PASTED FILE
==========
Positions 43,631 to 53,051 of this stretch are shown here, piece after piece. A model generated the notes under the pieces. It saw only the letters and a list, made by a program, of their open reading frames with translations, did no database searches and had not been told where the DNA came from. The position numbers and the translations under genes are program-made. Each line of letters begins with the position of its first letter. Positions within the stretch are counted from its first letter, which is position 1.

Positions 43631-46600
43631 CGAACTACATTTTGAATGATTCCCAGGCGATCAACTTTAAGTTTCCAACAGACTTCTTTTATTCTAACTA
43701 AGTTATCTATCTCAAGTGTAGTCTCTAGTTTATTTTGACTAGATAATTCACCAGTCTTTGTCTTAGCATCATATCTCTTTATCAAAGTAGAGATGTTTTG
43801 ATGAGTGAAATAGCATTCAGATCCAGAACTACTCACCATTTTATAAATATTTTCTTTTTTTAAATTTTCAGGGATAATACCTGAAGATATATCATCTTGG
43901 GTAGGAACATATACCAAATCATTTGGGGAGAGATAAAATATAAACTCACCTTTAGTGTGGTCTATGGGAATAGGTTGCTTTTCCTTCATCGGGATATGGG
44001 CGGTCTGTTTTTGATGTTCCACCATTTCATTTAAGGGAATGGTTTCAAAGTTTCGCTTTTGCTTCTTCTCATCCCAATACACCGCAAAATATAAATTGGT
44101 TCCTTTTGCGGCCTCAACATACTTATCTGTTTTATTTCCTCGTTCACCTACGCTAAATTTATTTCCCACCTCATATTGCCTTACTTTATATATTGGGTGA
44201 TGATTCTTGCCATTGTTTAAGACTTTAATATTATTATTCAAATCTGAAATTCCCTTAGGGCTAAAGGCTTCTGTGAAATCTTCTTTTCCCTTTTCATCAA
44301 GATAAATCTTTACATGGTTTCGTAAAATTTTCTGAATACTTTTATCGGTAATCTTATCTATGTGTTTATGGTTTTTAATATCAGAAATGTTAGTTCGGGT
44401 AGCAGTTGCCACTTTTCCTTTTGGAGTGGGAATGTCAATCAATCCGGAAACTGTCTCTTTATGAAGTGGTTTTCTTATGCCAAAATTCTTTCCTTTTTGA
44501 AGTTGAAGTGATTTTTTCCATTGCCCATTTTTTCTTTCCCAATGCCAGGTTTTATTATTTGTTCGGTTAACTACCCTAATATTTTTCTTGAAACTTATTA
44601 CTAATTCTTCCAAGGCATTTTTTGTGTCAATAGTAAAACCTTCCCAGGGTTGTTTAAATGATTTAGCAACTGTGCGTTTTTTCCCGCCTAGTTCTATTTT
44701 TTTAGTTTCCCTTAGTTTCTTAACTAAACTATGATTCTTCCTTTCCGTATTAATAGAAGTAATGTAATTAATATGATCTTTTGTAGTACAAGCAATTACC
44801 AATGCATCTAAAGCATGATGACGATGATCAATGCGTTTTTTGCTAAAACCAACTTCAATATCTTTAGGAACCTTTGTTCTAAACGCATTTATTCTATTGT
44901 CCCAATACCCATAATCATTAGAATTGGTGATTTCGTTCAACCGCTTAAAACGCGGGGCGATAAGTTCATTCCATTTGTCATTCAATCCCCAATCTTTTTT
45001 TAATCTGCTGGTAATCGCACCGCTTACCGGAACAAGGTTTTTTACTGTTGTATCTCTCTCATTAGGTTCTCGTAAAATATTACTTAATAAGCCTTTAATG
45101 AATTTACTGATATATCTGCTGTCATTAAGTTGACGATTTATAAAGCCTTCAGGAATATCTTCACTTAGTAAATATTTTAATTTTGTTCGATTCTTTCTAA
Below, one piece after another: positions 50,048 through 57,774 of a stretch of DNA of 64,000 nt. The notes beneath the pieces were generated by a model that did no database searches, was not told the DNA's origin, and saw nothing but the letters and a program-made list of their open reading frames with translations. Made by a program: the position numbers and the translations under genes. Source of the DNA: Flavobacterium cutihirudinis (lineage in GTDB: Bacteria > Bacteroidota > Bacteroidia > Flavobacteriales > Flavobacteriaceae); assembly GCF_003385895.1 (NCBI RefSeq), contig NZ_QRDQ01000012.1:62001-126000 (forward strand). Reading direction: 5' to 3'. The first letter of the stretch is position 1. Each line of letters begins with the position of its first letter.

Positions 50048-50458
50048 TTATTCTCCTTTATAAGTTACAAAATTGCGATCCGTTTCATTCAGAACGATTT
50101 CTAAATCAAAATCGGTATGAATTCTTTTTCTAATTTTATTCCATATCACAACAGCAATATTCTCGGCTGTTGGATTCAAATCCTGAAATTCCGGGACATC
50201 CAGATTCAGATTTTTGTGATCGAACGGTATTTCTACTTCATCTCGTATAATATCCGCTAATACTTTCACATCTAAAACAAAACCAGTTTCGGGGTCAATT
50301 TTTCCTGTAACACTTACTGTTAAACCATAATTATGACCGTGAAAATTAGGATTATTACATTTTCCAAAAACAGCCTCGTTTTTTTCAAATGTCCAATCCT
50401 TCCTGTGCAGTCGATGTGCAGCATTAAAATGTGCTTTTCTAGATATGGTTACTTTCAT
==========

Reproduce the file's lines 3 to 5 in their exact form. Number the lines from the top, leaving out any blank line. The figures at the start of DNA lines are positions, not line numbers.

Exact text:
43631 CGAACTACATTTTGAATGATTCCCAGGCGATCAACTTTAAGTTTCCAACAGACTTCTTTTATTCTAACTA
43701 AGTTATCTATCTCAAGTGTAGTCTCTAGTTTATTTTGACTAGATAATTCACCAGTCTTTGTCTTAGCATCATATCTCTTTATCAAAGTAGAGATGTTTTG
43801 ATGAGTGAAATAGCATTCAGATCCAGAACTACTCACCATTTTATAAATATTTTCTTTTTTTAAATTTTCAGGGATAATACCTGAAGATATATCATCTTGG